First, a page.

Voting Rights Watch: Computer error blamed for high number of Georgia voter registration checks

Georgia Secretary of State Karen Handel is reporting that a computer programming glitch is responsible for the high number of voter registration checks Georgia ran this year through the Social Security Administration.

Georgia had sent 2 million voter registration verification requests through the Social Security Administration in the past year, more than any other state. But Handel said that her office actually sent 747,106 checks, and that the Georgia Department of Drivers Services, however, resent many requests that resulted in duplicates and the high 2 million number, reports The Atlanta Journal-Constitution. Yet, the 747,106 checks that were sent to the Social Security Administration from Georgia would still be the second-most in the nation, and about 10 percent of the national total, according to data from the Social Security Administration. Only Alabama, with 1.04 million checks, sent more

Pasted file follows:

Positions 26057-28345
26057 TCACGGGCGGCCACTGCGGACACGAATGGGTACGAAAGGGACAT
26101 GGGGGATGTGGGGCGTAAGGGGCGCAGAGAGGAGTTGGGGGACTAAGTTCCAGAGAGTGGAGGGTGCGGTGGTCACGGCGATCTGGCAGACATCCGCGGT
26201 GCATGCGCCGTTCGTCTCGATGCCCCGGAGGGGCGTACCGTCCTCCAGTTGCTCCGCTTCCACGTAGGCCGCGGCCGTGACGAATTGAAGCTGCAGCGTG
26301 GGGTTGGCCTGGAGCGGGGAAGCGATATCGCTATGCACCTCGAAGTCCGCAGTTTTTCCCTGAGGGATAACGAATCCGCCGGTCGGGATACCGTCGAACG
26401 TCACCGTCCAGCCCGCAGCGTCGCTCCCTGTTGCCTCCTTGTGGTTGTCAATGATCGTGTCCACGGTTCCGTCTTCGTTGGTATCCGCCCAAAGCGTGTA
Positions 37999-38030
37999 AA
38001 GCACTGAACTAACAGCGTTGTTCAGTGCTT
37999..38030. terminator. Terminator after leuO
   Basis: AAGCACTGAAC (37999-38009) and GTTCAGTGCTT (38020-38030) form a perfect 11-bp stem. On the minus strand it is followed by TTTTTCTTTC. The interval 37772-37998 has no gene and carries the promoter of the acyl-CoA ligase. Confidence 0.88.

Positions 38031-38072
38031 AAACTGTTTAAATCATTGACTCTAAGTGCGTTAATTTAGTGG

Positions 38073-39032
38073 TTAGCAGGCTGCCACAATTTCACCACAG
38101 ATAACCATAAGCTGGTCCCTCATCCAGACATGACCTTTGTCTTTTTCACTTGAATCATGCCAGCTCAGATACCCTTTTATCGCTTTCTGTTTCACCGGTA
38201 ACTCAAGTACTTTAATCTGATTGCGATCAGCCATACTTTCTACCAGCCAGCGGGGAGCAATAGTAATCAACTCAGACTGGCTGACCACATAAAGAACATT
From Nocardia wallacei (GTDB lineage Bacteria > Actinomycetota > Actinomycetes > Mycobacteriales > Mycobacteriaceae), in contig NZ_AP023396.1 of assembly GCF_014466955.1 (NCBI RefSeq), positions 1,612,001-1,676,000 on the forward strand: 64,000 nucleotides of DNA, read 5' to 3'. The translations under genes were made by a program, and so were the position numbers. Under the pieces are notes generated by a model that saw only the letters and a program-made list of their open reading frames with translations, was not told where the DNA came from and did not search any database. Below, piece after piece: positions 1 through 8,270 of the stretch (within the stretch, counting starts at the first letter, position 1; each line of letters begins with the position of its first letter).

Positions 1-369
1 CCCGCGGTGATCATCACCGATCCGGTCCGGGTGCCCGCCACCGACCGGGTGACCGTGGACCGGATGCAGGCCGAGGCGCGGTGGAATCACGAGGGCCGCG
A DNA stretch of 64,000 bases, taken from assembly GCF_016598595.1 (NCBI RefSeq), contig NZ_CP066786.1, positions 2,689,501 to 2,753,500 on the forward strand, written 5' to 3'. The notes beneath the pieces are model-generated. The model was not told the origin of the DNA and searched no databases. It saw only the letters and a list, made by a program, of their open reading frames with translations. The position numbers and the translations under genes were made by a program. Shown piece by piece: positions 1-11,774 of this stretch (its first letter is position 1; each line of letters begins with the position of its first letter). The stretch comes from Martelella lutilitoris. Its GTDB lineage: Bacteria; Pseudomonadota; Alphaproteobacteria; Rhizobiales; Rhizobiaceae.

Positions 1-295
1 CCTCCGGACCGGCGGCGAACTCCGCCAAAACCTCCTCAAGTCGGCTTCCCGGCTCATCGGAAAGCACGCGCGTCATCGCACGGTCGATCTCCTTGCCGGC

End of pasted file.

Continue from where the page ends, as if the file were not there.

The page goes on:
As Facing South has previously reported, Georgia has been in the spotlight since the Social Security Administration issued a high-profile letter to six states earlier this month -- including Alabama, Georgia and North Carolina -- questioning the "extraordinarily high" number of requests to match newly-registered voters with Social Security information. As we reported, under federal law, the checks are intended to be used for verifying new voter registrations, yet only 406,000 new voters have signed up in Georgia this year. The 747,106 number still seems disproportionally high considering the number of new voter registrations.